[630112.127573] sd 68:0:0:1: [sde] Mode Sense: 83 00 00 08
[630112.127728] sd 68:0:0:1: [sde] Write cache: enabled, read cache: disabled, doesn't support DPO or FUA
[630112.128246] sd 68:0:0:0: [sdd] Attached SCSI disk
[630112.129789] sd 68:0:0:1: [sde] Attached SCSI disk

You may also use simple bash command to find /dev/sdX nodes for each iSCSI LUN in all logged iSCSI sessions:

$ iscsiadm -m session -P 3 | grep "Attached scsi disk" | awk '{print $4}'

iSCSI Hotplug

At the iSCSI level, we provide the following support for Hotplug:

  1. bdev/nvme:

At the bdev/nvme level, we start one hotplug monitor which will call spdk_nvme_probe() periodically to get the hotplug events. We provide the private attach_cb and remove_cb for spdk_nvme_probe(). For the attach_cb, we will create the block device base on the NVMe device attached, and for the remove_cb, we will unregister the block device, which will also notify the upper level stack (for iSCSI target, the upper level stack is scsi/lun) to handle the hot-remove event.

  1. scsi/lun:

When the LUN receive the hot-remove notification from block device layer, the LUN will be marked as removed, and all the IOs after this point will return with check condition status. Then the LUN starts one poller which will wait for all the commands which have already been submitted to block device to return back; after all the commands return back, the LUN will be deleted.

See also

iSCSI Login Redirection

The SPDK iSCSI target application supports iSCSI login redirection feature.

A portal refers to an IP address and TCP port number pair, and a portal group contains a set of portals. Users for the SPDK iSCSI target application configure portals through portal groups.

To support login redirection feature, we utilize two types of portal groups, public portal group and private portal group.

The SPDK iSCSI target application usually has a discovery portal. The discovery portal is connected by an initiator to get a list of targets, as well as the list of portals on which these target may be accessed, by a discovery session.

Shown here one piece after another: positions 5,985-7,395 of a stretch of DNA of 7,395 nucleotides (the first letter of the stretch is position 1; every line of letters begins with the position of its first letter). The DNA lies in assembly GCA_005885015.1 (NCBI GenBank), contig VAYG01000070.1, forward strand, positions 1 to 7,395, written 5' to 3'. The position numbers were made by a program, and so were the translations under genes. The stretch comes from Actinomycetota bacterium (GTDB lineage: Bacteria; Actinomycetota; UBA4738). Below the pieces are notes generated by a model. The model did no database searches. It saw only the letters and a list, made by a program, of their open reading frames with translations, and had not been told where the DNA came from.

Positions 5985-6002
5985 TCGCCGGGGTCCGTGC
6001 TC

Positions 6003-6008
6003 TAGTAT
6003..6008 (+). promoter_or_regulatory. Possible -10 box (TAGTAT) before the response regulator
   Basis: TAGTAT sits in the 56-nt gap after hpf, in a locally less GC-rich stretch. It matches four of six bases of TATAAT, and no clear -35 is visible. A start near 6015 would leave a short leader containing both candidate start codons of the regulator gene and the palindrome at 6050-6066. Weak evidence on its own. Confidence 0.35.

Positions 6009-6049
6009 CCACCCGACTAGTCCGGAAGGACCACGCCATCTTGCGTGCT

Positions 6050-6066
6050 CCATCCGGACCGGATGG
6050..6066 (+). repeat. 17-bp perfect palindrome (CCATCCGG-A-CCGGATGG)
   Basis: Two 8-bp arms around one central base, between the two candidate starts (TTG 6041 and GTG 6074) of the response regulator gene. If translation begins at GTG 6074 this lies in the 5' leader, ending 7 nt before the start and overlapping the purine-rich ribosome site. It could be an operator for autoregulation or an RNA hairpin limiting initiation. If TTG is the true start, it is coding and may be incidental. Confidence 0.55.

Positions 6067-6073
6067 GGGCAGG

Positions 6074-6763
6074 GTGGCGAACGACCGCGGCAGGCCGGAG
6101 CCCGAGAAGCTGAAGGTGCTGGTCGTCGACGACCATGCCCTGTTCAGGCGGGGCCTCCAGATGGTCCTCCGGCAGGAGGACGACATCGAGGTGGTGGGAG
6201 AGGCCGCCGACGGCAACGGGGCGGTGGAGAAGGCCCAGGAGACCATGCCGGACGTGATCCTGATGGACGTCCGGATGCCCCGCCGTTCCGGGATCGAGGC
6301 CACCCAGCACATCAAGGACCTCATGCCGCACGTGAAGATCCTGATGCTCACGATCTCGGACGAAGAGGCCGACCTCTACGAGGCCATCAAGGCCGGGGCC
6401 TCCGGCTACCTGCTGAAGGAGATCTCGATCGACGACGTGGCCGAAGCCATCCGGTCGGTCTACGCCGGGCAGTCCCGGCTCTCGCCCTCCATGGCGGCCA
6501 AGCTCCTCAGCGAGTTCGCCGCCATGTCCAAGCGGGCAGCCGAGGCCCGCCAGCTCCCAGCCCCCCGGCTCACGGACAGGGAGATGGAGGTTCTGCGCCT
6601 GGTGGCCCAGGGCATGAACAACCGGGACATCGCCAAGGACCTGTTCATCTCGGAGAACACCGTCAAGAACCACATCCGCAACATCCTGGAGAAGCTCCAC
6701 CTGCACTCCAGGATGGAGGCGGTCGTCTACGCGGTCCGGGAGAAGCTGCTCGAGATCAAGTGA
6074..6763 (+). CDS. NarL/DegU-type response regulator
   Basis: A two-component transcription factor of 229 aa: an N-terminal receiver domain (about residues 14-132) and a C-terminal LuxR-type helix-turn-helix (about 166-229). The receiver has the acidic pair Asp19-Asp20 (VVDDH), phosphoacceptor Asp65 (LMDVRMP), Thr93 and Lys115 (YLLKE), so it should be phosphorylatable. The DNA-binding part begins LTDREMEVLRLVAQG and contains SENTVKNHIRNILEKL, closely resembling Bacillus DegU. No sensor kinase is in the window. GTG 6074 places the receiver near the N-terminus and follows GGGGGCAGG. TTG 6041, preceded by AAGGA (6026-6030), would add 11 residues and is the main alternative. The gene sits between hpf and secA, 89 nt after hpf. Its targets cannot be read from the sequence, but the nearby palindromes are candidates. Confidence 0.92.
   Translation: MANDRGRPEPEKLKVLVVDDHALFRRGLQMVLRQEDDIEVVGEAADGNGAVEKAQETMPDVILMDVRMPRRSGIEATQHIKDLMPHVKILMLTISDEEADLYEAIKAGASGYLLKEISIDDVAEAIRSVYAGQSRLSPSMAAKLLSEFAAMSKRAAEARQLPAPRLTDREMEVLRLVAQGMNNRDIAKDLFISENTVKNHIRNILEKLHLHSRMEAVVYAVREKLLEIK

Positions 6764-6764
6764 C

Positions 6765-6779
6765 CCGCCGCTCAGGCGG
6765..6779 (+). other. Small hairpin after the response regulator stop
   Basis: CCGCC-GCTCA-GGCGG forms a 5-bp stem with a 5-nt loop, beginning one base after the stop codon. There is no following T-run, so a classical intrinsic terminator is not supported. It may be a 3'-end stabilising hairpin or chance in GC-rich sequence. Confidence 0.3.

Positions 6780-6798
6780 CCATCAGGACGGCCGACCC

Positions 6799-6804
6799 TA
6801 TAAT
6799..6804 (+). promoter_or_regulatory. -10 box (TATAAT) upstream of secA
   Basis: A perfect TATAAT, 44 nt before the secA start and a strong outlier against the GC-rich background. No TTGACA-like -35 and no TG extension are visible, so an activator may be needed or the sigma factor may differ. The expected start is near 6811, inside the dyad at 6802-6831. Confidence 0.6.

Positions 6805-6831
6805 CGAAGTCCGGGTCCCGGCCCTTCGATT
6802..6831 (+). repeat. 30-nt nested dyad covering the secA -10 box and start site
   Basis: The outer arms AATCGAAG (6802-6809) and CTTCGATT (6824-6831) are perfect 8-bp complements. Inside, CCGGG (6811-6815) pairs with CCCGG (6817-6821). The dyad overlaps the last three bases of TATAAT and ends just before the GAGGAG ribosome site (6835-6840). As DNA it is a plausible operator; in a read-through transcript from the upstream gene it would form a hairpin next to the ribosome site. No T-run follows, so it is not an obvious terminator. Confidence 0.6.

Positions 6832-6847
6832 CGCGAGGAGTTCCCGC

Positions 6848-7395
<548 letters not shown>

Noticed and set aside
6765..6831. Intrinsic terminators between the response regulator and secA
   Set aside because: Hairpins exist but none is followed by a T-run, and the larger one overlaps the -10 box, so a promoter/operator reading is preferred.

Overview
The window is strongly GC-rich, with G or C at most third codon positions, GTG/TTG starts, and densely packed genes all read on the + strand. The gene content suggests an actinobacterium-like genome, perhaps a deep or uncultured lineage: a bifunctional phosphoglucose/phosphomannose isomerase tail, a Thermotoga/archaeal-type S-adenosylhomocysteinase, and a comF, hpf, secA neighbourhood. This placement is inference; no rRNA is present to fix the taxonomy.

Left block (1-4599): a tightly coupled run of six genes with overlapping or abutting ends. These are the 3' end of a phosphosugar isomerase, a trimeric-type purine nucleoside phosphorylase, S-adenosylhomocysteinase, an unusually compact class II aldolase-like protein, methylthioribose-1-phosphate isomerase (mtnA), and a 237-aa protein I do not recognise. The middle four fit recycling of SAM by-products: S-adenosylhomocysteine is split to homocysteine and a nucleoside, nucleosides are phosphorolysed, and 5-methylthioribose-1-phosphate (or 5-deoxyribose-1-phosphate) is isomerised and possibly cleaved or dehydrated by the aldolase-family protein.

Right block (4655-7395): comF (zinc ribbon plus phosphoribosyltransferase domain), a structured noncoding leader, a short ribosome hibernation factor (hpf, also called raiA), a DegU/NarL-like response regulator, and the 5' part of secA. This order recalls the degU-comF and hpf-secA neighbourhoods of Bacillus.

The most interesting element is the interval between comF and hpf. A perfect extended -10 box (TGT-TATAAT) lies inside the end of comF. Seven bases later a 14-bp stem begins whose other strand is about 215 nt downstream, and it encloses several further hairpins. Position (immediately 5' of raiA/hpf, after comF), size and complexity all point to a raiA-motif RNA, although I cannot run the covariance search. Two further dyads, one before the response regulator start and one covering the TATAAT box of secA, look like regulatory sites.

Public portal groups have their portals returned by a discovery session. Private portal groups do not have their portals returned by a discovery session. A public portal group may optionally have a redirect portal for non-discovery logins for each associated target. This redirect portal must be from a private portal group.

Initiators configure portals in public portal groups as target portals. When an initiator logs in to a target through a portal in an associated public portal group, the target sends a temporary redirection response with a redirect portal. Then the initiator logs in to the target again through the redirect portal.

Users set a portal group to public or private at creation using the iscsi_create_portal_group RPC, associate portal groups with a target using the iscsi_create_target_node RPC or the iscsi_target_node_add_pg_ig_maps RPC, specify a up-to-date redirect portal in a public portal group for a target using the iscsi_target_node_set_redirect RPC, and terminate the corresponding connections by asynchronous logout request using the iscsi_target_node_request_logout RPC.

Typically users will use the login redirection feature in scale out iSCSI target system, which runs multiple SPDK iSCSI target applications.